On Saturday 7th September 2019 The Deer Initiative held a successful Carcass Handling Best Practice training event at Pry Rigg near Sutton Bank in Yorkshire, offering delegates the opportunity to develop techniques and maintain standards to ensure quality venison is produced from all culled wild deer.
Forestry England kindly provided their larder and two highly trained members of staff, Nigel Foster a Wildlife Manager and Arman Siddiqui, Wildlife Beat Ranger for the area. Nigel and Arman demonstrated the various aspects of lardering a deer, along with techniques for extracting deer from different locations using a range of equipment.
Photo by Alastair Boston
"Wildlife reflectors do not alter the behavior of ungulates to reduce risk of wildlife-vehicle collisions" finds EJWR paper.
Collisions of vehicles with wildlife pose a serious risk to humans and animals, causing great financial and ecological damage each year.
While various mitigation measures have been developed, only a few are economically and logistically feasible. Among these, wildlife warning reflectors arguably enjoy the greatest popularity, although recent studies have shown that they have no long-term impact on wildlife-vehicle collisions or on the behavior of animals along roads.
The EJWR study reports that ungulates were more likely to leave the roadside area with reflectors present. However, this effect only lasted 16.5 days and did not influence the risk of a collision with a vehicle.
Deer vehicle collisions are not only an ongoing issue in the UK as highlighted by recent events in Lapland.
A dozen soldiers were hospitalised in Lapland when an armoured transport vehicle swerved to avoid a reindeer and hit another military vehicle.
In the late summer, up to 340,000 reindeer can be found in Lapland, and pose a real risk for drivers, especially as they are not afraid of motor vehicles. These deer travel long distances to find food, frequently venture out on the roads to escape mosquitoes that fall on the region's forests.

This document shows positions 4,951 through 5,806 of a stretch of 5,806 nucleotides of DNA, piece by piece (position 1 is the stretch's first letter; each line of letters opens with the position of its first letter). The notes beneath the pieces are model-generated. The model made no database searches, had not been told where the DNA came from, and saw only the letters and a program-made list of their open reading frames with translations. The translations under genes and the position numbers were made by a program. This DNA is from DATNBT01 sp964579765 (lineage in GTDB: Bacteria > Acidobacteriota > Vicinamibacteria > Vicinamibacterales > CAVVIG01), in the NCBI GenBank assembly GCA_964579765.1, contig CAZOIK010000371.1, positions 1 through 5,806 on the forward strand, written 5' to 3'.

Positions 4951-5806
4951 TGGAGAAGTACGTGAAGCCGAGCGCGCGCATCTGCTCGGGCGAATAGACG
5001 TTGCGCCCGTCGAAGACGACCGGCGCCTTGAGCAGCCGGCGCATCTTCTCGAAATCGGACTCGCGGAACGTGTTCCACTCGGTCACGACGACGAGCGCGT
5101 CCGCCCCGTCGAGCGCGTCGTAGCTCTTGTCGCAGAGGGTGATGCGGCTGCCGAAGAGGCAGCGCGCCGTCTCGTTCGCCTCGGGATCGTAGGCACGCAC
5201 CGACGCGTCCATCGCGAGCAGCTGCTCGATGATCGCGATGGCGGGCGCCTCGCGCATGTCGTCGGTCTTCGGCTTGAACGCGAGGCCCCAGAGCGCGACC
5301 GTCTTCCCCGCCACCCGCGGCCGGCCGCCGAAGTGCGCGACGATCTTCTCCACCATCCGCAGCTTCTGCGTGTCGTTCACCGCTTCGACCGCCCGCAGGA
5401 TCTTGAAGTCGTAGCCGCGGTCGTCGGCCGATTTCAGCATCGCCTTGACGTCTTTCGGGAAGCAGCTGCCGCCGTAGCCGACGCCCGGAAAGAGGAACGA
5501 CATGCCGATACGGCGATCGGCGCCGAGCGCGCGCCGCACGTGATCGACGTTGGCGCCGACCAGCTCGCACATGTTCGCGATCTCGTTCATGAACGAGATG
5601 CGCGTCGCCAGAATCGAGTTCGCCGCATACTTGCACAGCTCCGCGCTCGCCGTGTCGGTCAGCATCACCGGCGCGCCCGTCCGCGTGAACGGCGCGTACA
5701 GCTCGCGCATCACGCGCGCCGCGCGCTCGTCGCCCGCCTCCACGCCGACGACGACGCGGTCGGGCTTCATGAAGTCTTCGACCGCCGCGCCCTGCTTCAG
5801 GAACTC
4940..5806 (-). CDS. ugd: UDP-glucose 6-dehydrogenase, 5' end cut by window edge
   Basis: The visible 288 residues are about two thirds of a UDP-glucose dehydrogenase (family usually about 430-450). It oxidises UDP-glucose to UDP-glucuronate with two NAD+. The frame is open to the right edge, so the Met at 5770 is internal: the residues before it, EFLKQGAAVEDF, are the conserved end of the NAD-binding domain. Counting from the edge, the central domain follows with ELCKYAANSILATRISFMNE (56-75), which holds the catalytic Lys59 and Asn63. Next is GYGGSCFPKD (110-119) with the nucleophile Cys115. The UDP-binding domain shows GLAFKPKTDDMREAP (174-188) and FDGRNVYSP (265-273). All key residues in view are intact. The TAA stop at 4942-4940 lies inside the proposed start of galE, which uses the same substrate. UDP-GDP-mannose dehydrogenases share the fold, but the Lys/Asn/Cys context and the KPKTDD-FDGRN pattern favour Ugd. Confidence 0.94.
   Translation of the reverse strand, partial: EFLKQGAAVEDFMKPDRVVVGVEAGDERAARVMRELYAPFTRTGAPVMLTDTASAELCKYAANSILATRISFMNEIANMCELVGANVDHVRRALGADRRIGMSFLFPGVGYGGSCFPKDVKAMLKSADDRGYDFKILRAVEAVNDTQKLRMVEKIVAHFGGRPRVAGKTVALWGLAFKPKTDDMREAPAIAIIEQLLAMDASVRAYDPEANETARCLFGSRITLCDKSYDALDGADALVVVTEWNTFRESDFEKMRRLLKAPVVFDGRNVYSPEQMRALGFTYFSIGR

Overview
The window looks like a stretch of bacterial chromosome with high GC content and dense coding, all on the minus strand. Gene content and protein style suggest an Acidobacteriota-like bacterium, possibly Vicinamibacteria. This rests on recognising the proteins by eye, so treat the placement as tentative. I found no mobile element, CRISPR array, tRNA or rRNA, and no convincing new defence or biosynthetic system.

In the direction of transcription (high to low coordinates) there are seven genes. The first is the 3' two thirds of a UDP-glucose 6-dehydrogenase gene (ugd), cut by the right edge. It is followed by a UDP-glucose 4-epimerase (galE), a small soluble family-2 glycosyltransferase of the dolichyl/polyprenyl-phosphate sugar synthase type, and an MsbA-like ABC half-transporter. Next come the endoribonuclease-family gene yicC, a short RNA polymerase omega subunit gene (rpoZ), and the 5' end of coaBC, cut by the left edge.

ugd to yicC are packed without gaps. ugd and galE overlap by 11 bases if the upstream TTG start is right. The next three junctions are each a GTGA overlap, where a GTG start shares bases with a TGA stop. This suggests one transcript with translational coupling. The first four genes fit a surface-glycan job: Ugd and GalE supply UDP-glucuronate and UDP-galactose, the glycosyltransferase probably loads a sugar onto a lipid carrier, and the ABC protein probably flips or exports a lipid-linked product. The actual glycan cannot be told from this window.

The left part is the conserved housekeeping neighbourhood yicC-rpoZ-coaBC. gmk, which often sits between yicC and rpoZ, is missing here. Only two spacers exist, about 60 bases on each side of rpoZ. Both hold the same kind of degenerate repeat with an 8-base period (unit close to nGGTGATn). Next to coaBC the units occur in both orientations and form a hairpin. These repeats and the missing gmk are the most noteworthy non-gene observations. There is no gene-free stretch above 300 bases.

Schomburgk’s deer where once widespread in Thailand, but overhunting was thought to have caused the species extinction. With the last known Schomburgk’s deer dying in captivity in 1938.
However, antlers found in 1990 in Laos suggest the species might have survived and could even be alive today.
The 1991 photograph of a Schomburgk’s deer’s antlers. (Credit: Laurent Chazée via Northwestern U.)
The Scottish Government has confirmed, it will fund baseline research to help Scotland’s venison producers and processors better understand the UK venison market, its challenges, and opportunities.
Normalising the shooting of deer at night will have long term implications for their welfare and distribution says Scotland’s deer managers who want to be consulted on new control methods.
Public agencies are considering thermal and night vision equipment with a view to potentially legalising its use for lowering deer numbers. Shooting deer at night is prohibited in Scotland unless authorised by Scottish Natural Heritage (SNH) and is not legal in countries such as Germany, Sweden, Denmark or Austria.
However, The Scottish Gamekeepers Association (SGA) believe Scotland’s iconic deer are already changing their behaviour due to being targeted by controllers in darkness. Applications to SNH to control deer at night to protect forestry have risen by over 300 percent in the last decade, as public agencies move from fencing as a management solution.
The Woodland Creation and Ecological Networks (the WrEN project) is about to begin a new project using camera traps to look at the impact of deer on biodiversity in WrEN project woodlands - with funding from BDS.
The work will be carried out by researchers in the faculty of Natural Sciences at the University of Stirling.
In Graubünden in eastern Switzerland, drones with thermal imaging cameras have spotted and rescued 450 newborn deer hidden in meadows and pastures due to be harvested.
Throughout the season across the area, the drones flew around 1,100 missions coordinated by BKPJV, saving 450 fawns during pre-harvest inspections using thermal cameras.